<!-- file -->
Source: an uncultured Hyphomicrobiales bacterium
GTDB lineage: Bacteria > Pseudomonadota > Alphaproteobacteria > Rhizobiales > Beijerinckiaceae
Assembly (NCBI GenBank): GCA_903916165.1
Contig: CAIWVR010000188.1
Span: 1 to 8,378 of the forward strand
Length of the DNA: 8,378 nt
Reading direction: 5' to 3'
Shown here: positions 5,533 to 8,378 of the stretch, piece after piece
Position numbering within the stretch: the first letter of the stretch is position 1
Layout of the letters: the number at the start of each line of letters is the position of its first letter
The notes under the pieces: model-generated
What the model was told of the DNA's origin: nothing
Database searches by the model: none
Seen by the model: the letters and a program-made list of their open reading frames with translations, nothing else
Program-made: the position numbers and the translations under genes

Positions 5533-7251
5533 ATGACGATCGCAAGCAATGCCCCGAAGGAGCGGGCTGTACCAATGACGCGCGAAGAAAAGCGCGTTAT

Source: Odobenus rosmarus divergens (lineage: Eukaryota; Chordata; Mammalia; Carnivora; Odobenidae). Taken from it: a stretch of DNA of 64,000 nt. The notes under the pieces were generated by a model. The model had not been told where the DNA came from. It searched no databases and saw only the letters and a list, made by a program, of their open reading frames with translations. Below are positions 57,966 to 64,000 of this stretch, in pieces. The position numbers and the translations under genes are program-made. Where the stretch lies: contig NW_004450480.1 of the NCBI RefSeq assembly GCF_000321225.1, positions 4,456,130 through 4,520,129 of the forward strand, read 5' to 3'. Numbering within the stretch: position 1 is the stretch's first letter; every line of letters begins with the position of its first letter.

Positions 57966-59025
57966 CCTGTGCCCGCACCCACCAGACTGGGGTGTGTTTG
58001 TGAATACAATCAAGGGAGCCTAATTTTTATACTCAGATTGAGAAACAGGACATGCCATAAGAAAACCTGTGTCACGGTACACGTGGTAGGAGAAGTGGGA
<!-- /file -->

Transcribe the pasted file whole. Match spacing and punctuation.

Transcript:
Source: an uncultured Hyphomicrobiales bacterium
GTDB lineage: Bacteria > Pseudomonadota > Alphaproteobacteria > Rhizobiales > Beijerinckiaceae
Assembly (NCBI GenBank): GCA_903916165.1
Contig: CAIWVR010000188.1
Span: 1 to 8,378 of the forward strand
Length of the DNA: 8,378 nt
Reading direction: 5' to 3'
Shown here: positions 5,533 to 8,378 of the stretch, piece after piece
Position numbering within the stretch: the first letter of the stretch is position 1
Layout of the letters: the number at the start of each line of letters is the position of its first letter
The notes under the pieces: model-generated
What the model was told of the DNA's origin: nothing
Database searches by the model: none
Seen by the model: the letters and a program-made list of their open reading frames with translations, nothing else
Program-made: the position numbers and the translations under genes

Positions 5533-7251
5533 ATGACGATCGCAAGCAATGCCCCGAAGGAGCGGGCTGTACCAATGACGCGCGAAGAAAAGCGCGTTAT

Source: Odobenus rosmarus divergens (lineage: Eukaryota; Chordata; Mammalia; Carnivora; Odobenidae). Taken from it: a stretch of DNA of 64,000 nt. The notes under the pieces were generated by a model. The model had not been told where the DNA came from. It searched no databases and saw only the letters and a list, made by a program, of their open reading frames with translations. Below are positions 57,966 to 64,000 of this stretch, in pieces. The position numbers and the translations under genes are program-made. Where the stretch lies: contig NW_004450480.1 of the NCBI RefSeq assembly GCF_000321225.1, positions 4,456,130 through 4,520,129 of the forward strand, read 5' to 3'. Numbering within the stretch: position 1 is the stretch's first letter; every line of letters begins with the position of its first letter.

Positions 57966-59025
57966 CCTGTGCCCGCACCCACCAGACTGGGGTGTGTTTG
58001 TGAATACAATCAAGGGAGCCTAATTTTTATACTCAGATTGAGAAACAGGACATGCCATAAGAAAACCTGTGTCACGGTACACGTGGTAGGAGAAGTGGGA